Millions of online transactions occur every day in the purchasing of goods and services. With each transaction a number of systems are involved. First some form of payment must be processed. Next the customer information is captured which must end up in a CRM system. Then the order for goods must be fulfilled by notifying the fulfillment system or by alerting a specific department to the order. Each step in the process is normally handled by a separate system with its own set of APIs and data model. This type of integration is something that Mule eats up!
The example I’m going to use is the Mule Store which can be found in MuleSoft’s public github repository. In the Mule Store example the customer is prompted to pick a Mule, fill out their information along with payment information which is sent to Mule using the AJAX endpoint. The example uses Mule Payment Services and if the payment information is valid then the customer information is entered into SalesForce using the SalesForce Cloud Connector along with an email that is created to notify the order department of the order. So lets start by looking at the configuration needed to setup all the connections:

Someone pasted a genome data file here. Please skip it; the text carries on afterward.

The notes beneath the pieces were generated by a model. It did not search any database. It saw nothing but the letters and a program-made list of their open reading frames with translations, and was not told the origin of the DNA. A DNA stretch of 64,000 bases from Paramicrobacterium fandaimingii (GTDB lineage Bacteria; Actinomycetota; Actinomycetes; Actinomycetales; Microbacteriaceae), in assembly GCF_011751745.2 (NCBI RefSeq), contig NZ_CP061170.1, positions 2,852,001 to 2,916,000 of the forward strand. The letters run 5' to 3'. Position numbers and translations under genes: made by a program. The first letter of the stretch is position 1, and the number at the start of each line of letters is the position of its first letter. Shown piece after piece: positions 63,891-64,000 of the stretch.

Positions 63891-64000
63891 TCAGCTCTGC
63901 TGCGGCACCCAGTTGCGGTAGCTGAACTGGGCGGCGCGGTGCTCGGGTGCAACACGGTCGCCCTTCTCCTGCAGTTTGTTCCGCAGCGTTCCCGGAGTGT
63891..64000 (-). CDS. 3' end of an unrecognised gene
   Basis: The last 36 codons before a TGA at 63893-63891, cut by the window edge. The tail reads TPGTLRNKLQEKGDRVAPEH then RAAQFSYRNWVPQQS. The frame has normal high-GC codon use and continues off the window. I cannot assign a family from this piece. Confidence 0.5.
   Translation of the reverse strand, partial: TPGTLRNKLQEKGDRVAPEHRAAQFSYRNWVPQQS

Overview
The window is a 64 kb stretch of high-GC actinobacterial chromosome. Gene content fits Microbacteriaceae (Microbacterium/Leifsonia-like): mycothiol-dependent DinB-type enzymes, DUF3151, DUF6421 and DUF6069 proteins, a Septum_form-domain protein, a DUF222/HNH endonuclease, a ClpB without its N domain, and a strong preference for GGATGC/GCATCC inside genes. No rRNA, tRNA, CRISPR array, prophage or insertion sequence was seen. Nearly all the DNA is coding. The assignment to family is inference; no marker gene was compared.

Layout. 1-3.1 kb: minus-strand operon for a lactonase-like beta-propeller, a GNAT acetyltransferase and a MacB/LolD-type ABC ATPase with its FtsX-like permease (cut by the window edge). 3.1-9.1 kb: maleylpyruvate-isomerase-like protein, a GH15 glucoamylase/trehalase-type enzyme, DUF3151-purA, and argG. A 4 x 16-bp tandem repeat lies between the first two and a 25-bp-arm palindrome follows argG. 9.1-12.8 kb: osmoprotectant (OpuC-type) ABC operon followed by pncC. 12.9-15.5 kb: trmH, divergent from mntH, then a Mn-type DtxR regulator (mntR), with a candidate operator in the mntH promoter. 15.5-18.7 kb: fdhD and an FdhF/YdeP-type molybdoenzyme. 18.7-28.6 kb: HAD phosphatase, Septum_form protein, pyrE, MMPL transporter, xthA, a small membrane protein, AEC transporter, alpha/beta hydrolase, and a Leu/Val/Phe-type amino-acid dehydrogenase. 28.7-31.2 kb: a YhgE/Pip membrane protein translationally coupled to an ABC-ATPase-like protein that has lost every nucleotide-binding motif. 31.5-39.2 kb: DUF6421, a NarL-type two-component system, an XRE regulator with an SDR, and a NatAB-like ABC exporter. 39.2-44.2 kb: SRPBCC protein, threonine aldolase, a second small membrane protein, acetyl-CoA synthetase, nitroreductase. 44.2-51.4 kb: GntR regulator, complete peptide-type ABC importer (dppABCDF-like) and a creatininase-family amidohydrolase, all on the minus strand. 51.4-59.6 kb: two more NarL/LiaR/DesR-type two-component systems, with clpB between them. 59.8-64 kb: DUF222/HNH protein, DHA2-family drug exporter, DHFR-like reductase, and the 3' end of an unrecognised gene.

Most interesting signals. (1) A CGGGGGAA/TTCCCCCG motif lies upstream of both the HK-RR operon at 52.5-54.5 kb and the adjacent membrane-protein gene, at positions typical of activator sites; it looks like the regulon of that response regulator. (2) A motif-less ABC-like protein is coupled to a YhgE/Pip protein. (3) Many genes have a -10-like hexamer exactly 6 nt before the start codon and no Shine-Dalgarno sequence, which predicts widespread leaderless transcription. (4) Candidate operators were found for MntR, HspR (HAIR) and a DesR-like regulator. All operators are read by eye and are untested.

The first item to be configured is the AJAX transport. Here we are specifying that we are using AJAX over HTTPS so we need to have a keystore configured for SSL encryption. A new keystore is easy to create using the keytool utility provided by Java. Next we configure our connection to Authorize.NET, SalesForce and lastly to GMail for sending of messages.
Now we are ready to start on the flow. Lets take a look at how we will define the inbound endpoint and how it will be called:
Here making the request to Mule is as simple as making a call to mule.rpc(channel, payload, callback). At this point our Mule flow will be executed and once completed will call the callback function specified. In this callback function we can easily access the message or the data associated with the message at message.data. Note that the ‘mule.rpc’ call sets up a private, once-only reply channel from the server to the client, once a message is received on the reply channel, the callback is invoked and the reply channel is removed.
Now that we are ready for the real work to begin we’ll take a break and pick this back up in the next iteration where we will cover the rest of the flow and how to handle any exceptions that might occur while processing the order.